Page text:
TV's 'Silk,' 'Cracked': British barristers on Ch. 12, Canadian crackpots on Reelz

Maxine Peake plays barrister Martha Costello,
Maxine Peake plays barrister Martha Costello, (aspiring to rise to the rank of Queen's Counsel, in "Silk.")
Posted: August 25, 2013

'Innocent until proven guilty. Four words to live by." So criminal defense barrister Martha Costello declares with conviction to a fresh-faced intern in a particularly cringeworthy scene in the first episode of Silk. There are other missteps, tired cliches, and moments of silliness to follow.

Happily, Masterpiece Mystery's latest British import improves considerably over the course of its three weekly feature-length episodes. Created by former attorney Peter Moffat ( North Square, Criminal Justice), Silk recounts the daily travails of criminal lawyers in London. It premieres Sunday at 9 p.m. on WHYY TV12.

The drama gets its hands dirty in the nitty-gritty of trial preparation and execution, focusing on the tirelessly idealistic Martha. Played by the talented Maxine Peake, Martha is the girl-next-door grown up. She's from middle-class stock and suffers a Northern accent - like our Southern accent, it unjustly is associated with ignorant, uneducated, lower-class folk.

Silk pits the indefatigable, incorruptible Martha against her old friend and fellow barrister Clive Reader (Rupert Penry-Jones), a gorgeous, fair-haired posh private-school boy with a silken tongue (lubricated it seems by regular cocaine use) and a killer way with women. He's happy defending drug dealers and thieves.

The two barristers are in a fierce battle to be appointed Queen's Counsel - or "to take silk," as it is known, after the colored silken robes QCs are allowed to wear. A small cadre at the top of the profession, QCs can choose their own cases.

So what's with all these strange terms? What's a barrister, anyway? And what's with the creepy white wigs they wear in court? British legal dramas seem to come from a different world.

They're not all that alien, as fans of the great 1970s show Rumpole of the Bailey can attest. British lawyers enter one of two general specializations. Solicitors directly represent the client, but they can't actually go to trial. So once a case goes to court, the solicitor contracts with the trial lawyer, or barrister.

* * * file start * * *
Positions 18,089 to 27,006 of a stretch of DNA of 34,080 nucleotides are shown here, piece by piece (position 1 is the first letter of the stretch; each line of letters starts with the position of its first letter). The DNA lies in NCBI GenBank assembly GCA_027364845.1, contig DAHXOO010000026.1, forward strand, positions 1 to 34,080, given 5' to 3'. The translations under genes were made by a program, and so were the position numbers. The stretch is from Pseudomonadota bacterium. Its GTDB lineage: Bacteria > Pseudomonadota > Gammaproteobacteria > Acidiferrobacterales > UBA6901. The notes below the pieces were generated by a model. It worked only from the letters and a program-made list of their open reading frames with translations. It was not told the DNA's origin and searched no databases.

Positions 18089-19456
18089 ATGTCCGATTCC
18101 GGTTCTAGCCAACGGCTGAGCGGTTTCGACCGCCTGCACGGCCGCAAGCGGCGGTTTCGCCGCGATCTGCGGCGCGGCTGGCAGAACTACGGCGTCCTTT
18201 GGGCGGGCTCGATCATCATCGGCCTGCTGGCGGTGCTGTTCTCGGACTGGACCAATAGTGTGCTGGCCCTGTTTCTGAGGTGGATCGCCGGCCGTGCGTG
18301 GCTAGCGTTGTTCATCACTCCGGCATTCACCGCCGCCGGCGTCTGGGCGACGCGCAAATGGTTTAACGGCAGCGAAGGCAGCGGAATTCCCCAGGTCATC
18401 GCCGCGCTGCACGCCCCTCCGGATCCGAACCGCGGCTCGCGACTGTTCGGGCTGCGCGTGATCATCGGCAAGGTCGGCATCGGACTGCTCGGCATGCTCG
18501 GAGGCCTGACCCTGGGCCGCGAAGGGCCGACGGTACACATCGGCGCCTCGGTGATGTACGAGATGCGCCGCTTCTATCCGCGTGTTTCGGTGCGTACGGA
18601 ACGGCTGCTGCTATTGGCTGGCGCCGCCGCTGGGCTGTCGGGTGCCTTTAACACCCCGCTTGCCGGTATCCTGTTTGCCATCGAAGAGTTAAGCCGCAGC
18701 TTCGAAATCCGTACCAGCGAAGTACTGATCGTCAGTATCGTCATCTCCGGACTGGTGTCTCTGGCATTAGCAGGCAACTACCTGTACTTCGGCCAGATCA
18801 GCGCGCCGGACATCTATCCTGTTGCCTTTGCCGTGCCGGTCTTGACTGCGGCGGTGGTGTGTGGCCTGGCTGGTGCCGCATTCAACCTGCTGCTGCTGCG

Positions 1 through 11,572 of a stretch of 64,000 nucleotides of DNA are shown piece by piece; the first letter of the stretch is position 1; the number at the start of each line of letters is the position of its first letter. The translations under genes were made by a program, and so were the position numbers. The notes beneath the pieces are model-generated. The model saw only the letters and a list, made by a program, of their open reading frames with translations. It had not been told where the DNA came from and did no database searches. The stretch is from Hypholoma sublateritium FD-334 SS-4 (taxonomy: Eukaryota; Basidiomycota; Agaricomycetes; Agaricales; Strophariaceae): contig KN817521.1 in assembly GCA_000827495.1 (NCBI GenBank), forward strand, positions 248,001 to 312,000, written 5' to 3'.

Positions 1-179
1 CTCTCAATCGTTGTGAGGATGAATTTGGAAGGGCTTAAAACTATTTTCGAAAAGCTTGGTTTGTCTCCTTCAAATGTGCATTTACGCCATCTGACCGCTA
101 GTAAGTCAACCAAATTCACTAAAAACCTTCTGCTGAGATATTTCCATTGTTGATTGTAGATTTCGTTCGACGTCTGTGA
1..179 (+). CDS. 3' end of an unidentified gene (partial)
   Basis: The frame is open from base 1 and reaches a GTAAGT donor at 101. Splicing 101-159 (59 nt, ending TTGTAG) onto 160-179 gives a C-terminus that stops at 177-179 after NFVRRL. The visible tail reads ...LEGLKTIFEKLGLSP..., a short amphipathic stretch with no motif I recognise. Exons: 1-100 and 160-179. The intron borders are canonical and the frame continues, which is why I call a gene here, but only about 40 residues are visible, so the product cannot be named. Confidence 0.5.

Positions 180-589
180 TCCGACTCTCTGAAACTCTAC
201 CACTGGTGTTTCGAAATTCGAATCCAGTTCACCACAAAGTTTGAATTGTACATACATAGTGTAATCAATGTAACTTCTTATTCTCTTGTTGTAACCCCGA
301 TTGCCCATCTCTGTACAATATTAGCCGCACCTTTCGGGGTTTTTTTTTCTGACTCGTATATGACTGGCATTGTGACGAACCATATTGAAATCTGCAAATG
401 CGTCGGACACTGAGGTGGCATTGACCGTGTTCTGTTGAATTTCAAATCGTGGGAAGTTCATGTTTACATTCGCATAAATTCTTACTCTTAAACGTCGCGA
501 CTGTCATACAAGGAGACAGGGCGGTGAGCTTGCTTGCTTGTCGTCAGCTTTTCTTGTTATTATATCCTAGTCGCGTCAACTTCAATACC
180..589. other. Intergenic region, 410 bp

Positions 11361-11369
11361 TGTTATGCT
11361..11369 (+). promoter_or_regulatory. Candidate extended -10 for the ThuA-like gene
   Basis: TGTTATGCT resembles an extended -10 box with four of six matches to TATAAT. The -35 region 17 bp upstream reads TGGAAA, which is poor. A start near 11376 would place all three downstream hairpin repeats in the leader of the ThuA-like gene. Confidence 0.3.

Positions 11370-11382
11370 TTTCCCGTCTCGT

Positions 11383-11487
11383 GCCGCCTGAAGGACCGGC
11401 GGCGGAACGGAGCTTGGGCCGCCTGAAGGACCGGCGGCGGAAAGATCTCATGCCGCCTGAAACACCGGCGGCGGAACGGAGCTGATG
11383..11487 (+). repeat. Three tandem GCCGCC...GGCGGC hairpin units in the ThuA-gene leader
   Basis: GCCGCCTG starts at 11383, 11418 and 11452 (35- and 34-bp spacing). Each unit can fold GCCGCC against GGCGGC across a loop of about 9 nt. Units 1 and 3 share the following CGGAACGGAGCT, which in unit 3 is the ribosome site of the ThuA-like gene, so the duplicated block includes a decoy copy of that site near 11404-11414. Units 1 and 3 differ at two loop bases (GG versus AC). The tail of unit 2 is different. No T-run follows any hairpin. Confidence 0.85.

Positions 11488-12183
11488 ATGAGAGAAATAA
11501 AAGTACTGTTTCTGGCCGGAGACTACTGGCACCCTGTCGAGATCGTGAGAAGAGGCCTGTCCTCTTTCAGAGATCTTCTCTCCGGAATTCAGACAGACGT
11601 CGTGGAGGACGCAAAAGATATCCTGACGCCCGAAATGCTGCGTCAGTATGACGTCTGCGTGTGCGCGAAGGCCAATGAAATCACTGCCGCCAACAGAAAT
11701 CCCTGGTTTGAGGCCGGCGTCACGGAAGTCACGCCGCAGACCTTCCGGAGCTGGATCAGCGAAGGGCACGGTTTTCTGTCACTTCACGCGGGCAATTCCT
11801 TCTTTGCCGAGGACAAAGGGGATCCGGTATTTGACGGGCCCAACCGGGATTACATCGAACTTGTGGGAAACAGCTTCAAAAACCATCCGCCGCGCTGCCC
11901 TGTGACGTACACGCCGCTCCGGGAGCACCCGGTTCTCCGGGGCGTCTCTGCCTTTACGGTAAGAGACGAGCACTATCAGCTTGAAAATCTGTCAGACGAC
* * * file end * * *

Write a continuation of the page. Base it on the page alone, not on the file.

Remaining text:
As for the wigs. Well, you know, it's . . . a British thing.

Silk excels when it comes to the specific cases. The crimes aren't that unique or outlandish. But each one presents Martha with ethical dilemmas that challenge her apparently immovable moral code. Give Silk a chance. Its few glaring missteps aside, it's a thoughtful, rewarding drama.

A 'cracked' cop

Most prime-time crime dramas don't know how to handle mentally ill characters, who are portrayed as either psycho killers or piteous victims.

Things are very different in Cracked, a weekly procedural cop show from Canada, which premieres Friday at 10 p.m. on the cabler Reelz.

Cracked isn't just about mentally ill criminals - its hero is cuckoo.

David Sutcliffe stars as Toronto detective Aidan Black, who almost loses his job when he loses his cool at a fast-food joint and clucks like a chicken for 10 minutes straight.

Instead of grounding him, his boss (Karen LeBlanc) builds a new unit around him: the Psych Crimes Unit, which is tasked with handling situations involving mentally ill victims or perps.

Black is taken way out of his comfort zone when he's partnered with a psychiatrist, the stunning Dr. Daniella Ridley (Stefanie von Pfetten).

The duo, who have terrific chemistry, solve crimes committed by the odd, the strange, and the weird.

This is fun stuff, but it also has smarts and a good heart. Cracked is distinguished by good writing and characterization - and very memorable guest stars, who play some seriously interesting oddballs.


Television

Silk

Premieres 9 p.m. Sunday on WHYY TV12.

Cracked

Premieres 10 p.m. Friday on Reelz.


Contact Tirdad Derakhshani at 215-854-2736 or tirdad@phillynews.com.

|
|
|
|
|